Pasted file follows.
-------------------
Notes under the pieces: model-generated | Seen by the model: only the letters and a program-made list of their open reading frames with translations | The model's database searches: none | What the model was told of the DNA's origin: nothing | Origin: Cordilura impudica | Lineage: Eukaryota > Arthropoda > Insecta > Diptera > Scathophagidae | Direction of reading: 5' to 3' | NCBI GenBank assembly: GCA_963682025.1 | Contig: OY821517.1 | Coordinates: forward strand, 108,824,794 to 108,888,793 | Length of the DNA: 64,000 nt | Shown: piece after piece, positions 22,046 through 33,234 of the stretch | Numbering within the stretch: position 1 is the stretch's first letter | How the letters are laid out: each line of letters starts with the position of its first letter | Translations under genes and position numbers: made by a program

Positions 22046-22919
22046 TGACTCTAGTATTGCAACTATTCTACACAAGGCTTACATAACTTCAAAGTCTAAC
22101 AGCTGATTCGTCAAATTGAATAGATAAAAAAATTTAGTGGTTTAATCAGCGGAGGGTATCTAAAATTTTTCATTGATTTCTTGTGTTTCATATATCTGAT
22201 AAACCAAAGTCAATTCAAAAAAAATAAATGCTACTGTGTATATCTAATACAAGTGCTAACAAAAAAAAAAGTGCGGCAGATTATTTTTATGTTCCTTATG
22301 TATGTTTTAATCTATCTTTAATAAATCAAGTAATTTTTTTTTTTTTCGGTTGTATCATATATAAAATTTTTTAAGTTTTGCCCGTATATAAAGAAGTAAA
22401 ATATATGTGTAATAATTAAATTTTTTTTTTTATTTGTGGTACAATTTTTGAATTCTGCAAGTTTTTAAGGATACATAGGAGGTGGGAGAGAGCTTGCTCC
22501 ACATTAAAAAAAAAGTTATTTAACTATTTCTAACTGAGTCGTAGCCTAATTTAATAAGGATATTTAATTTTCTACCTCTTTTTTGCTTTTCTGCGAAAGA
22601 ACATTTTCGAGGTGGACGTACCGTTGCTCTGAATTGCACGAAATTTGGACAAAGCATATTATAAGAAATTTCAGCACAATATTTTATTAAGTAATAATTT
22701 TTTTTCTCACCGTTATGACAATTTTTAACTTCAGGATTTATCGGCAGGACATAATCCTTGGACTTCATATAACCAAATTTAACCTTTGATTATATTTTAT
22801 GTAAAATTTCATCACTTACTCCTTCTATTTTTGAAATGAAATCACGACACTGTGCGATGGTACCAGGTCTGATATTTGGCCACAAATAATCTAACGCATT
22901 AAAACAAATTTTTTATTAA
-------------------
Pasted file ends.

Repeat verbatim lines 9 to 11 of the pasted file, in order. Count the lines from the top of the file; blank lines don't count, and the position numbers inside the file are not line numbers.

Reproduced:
22601 ACATTTTCGAGGTGGACGTACCGTTGCTCTGAATTGCACGAAATTTGGACAAAGCATATTATAAGAAATTTCAGCACAATATTTTATTAAGTAATAATTT
22701 TTTTTCTCACCGTTATGACAATTTTTAACTTCAGGATTTATCGGCAGGACATAATCCTTGGACTTCATATAACCAAATTTAACCTTTGATTATATTTTAT
22801 GTAAAATTTCATCACTTACTCCTTCTATTTTTGAAATGAAATCACGACACTGTGCGATGGTACCAGGTCTGATATTTGGCCACAAATAATCTAACGCATT